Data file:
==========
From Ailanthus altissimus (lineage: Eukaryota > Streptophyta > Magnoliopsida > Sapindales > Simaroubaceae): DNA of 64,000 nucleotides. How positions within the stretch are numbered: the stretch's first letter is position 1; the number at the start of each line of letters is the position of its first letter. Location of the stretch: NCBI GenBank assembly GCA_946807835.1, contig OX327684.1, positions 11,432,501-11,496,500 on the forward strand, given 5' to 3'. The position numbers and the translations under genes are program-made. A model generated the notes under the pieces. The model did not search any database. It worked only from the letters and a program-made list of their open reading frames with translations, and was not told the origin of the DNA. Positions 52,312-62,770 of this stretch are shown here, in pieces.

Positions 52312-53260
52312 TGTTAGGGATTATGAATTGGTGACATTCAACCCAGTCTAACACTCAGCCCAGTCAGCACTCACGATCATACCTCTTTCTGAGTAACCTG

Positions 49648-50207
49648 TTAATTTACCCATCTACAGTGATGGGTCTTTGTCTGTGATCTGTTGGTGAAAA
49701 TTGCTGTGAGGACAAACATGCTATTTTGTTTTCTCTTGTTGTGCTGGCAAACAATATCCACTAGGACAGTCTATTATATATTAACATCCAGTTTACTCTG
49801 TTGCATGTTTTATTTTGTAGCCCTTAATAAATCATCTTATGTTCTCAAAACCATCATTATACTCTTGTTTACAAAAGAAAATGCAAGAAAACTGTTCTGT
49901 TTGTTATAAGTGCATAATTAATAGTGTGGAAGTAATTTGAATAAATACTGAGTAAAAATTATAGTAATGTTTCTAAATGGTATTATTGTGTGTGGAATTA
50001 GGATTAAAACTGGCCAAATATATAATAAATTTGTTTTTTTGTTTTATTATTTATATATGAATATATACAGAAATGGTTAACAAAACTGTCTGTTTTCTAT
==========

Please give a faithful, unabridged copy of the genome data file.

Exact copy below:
From Ailanthus altissimus (lineage: Eukaryota > Streptophyta > Magnoliopsida > Sapindales > Simaroubaceae): DNA of 64,000 nucleotides. How positions within the stretch are numbered: the stretch's first letter is position 1; the number at the start of each line of letters is the position of its first letter. Location of the stretch: NCBI GenBank assembly GCA_946807835.1, contig OX327684.1, positions 11,432,501-11,496,500 on the forward strand, given 5' to 3'. The position numbers and the translations under genes are program-made. A model generated the notes under the pieces. The model did not search any database. It worked only from the letters and a program-made list of their open reading frames with translations, and was not told the origin of the DNA. Positions 52,312-62,770 of this stretch are shown here, in pieces.

Positions 52312-53260
52312 TGTTAGGGATTATGAATTGGTGACATTCAACCCAGTCTAACACTCAGCCCAGTCAGCACTCACGATCATACCTCTTTCTGAGTAACCTG

Positions 49648-50207
49648 TTAATTTACCCATCTACAGTGATGGGTCTTTGTCTGTGATCTGTTGGTGAAAA
49701 TTGCTGTGAGGACAAACATGCTATTTTGTTTTCTCTTGTTGTGCTGGCAAACAATATCCACTAGGACAGTCTATTATATATTAACATCCAGTTTACTCTG
49801 TTGCATGTTTTATTTTGTAGCCCTTAATAAATCATCTTATGTTCTCAAAACCATCATTATACTCTTGTTTACAAAAGAAAATGCAAGAAAACTGTTCTGT
49901 TTGTTATAAGTGCATAATTAATAGTGTGGAAGTAATTTGAATAAATACTGAGTAAAAATTATAGTAATGTTTCTAAATGGTATTATTGTGTGTGGAATTA
50001 GGATTAAAACTGGCCAAATATATAATAAATTTGTTTTTTTGTTTTATTATTTATATATGAATATATACAGAAATGGTTAACAAAACTGTCTGTTTTCTAT